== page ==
During normal operation, the metering module 110 may be coupled to an electrical service to be measured and/or monitored, such as the three-phase electrical service 101 of FIG. 2. A current interface 107 and a voltage interface 109 couple the meter 100 to supply lines 103A, B, C, and N of the electrical service 101. Alternatively, when calibrating the meter 100, the current interface 107 and the voltage interface 109 may couple the metering module 110 to a calibration reference 102. Manufacturers typically perform meter calibration subsequent to assembly of the meter 100 and prior to shipping the meter 100 to the intended customer. Calibration may also be performed at periodic intervals thereafter over the lifetime of the meter 100. Each of the interfaces 107 and 109 may include a plurality of connections (indicated in FIG. 2 by the bold connecting arrows), e.g., connections to each of phases A, B, C, and N, in the depicted embodiment. U.S. patent application Ser. No. 11/003,064, now U.S. Pat. No. 7,271,996, details some methods of coupling digital electrical power and energy meters to various electrical services. The connections of the interfaces 107, 109 may be, for example, screw-type connections, blade-jaw connections, etc. Those of ordinary skill in the art will be familiar with other methods for coupling meters to electrical services, thus these methods need not be described further herein.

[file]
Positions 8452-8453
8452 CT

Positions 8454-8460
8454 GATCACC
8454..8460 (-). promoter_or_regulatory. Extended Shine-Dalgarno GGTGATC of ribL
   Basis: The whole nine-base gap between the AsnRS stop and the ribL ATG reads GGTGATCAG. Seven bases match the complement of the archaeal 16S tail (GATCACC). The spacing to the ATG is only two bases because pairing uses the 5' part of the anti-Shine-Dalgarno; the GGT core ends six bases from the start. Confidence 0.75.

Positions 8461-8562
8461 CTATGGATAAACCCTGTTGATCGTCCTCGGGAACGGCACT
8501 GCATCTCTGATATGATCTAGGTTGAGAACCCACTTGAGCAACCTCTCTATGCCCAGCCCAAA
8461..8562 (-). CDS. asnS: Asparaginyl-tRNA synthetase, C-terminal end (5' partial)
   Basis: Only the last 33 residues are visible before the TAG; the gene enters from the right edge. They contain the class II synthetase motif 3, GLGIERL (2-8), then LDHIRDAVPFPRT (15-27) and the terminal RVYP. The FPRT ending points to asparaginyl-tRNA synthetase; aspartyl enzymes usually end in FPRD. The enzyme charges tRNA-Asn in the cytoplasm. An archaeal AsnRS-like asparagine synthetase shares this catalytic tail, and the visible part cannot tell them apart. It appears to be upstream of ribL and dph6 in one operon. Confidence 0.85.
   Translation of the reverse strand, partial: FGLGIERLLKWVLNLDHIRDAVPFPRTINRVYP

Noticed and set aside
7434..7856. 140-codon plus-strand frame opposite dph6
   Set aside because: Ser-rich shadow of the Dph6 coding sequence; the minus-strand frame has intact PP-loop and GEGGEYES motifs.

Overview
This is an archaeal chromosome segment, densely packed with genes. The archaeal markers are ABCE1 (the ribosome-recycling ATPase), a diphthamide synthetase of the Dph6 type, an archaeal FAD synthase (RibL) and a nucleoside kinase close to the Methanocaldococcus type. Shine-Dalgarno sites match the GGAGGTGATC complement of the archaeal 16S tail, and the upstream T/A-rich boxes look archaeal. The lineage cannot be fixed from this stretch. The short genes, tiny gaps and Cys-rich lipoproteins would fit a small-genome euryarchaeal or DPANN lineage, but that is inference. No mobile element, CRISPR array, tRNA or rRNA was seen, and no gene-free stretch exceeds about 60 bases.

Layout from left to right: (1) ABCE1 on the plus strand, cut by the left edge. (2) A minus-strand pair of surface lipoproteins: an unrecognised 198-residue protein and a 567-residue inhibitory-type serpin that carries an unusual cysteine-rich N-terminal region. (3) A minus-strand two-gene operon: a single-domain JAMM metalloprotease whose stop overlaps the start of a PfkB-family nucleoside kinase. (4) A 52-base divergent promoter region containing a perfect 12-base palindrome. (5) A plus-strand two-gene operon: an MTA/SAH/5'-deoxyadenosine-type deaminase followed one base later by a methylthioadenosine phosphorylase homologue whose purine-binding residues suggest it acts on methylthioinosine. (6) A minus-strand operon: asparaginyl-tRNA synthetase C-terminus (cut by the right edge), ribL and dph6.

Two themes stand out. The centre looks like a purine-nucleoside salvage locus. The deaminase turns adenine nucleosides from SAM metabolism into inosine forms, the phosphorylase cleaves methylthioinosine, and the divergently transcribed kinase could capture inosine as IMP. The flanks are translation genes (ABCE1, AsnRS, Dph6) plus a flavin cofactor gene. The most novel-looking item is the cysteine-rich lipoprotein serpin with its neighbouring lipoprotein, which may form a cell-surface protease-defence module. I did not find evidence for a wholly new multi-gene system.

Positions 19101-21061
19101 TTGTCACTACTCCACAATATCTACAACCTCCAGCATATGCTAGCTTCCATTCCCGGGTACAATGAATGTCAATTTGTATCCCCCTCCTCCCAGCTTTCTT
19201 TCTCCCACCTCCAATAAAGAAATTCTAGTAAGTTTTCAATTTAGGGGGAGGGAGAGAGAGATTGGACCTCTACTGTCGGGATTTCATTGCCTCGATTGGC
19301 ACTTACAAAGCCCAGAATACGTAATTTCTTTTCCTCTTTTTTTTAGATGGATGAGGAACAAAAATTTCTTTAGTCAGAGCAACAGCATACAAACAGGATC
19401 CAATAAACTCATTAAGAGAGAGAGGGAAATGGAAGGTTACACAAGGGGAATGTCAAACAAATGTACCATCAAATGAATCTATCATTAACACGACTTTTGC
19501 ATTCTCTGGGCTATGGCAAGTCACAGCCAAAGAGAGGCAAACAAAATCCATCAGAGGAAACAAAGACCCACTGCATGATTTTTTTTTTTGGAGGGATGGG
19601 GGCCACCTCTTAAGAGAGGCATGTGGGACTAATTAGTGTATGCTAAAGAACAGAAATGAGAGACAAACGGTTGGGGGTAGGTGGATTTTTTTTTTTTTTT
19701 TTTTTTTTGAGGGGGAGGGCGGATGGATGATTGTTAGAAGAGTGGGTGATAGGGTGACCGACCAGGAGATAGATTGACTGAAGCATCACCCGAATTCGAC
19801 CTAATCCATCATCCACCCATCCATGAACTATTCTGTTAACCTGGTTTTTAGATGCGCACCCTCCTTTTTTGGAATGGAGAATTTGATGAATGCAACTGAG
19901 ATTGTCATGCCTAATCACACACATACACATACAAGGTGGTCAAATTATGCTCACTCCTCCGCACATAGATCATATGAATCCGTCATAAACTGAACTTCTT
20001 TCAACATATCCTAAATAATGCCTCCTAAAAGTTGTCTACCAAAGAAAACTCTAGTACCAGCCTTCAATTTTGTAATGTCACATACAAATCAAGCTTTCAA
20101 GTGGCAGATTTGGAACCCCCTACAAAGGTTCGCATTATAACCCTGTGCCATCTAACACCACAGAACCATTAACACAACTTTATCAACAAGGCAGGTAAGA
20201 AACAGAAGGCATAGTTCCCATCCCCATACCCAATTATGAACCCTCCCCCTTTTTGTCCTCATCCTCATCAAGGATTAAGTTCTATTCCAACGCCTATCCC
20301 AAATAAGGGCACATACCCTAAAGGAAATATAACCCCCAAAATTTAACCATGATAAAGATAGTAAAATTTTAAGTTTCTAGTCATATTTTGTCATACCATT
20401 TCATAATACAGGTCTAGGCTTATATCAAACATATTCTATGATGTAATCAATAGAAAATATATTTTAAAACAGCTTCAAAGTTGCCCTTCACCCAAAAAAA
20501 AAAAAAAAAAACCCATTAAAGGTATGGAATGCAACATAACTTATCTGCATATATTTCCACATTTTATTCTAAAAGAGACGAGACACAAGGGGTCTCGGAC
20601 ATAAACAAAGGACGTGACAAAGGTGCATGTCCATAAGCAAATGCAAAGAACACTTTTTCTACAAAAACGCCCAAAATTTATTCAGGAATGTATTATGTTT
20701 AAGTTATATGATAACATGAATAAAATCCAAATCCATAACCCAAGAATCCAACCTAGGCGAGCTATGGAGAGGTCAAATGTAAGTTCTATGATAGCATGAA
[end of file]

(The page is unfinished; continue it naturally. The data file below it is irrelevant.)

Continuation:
The metering module 110 may include a sensing module 115 for sensing the currents and voltages on the interfaces 107 and 109, respectively, and generating for each sensed current or voltage, a signal representative thereof. The sensing module 115 includes voltage sensing circuitry 117 connected to the voltage interface 109, and current sensing circuitry 119 connected to the current interface 107. In the depicted embodiment, the metering module 110 also includes a metering processor 118, for calculating one or more parameters of the electrical service 101. In particular, the metering processor 118 of the current embodiment may calculate energy usage.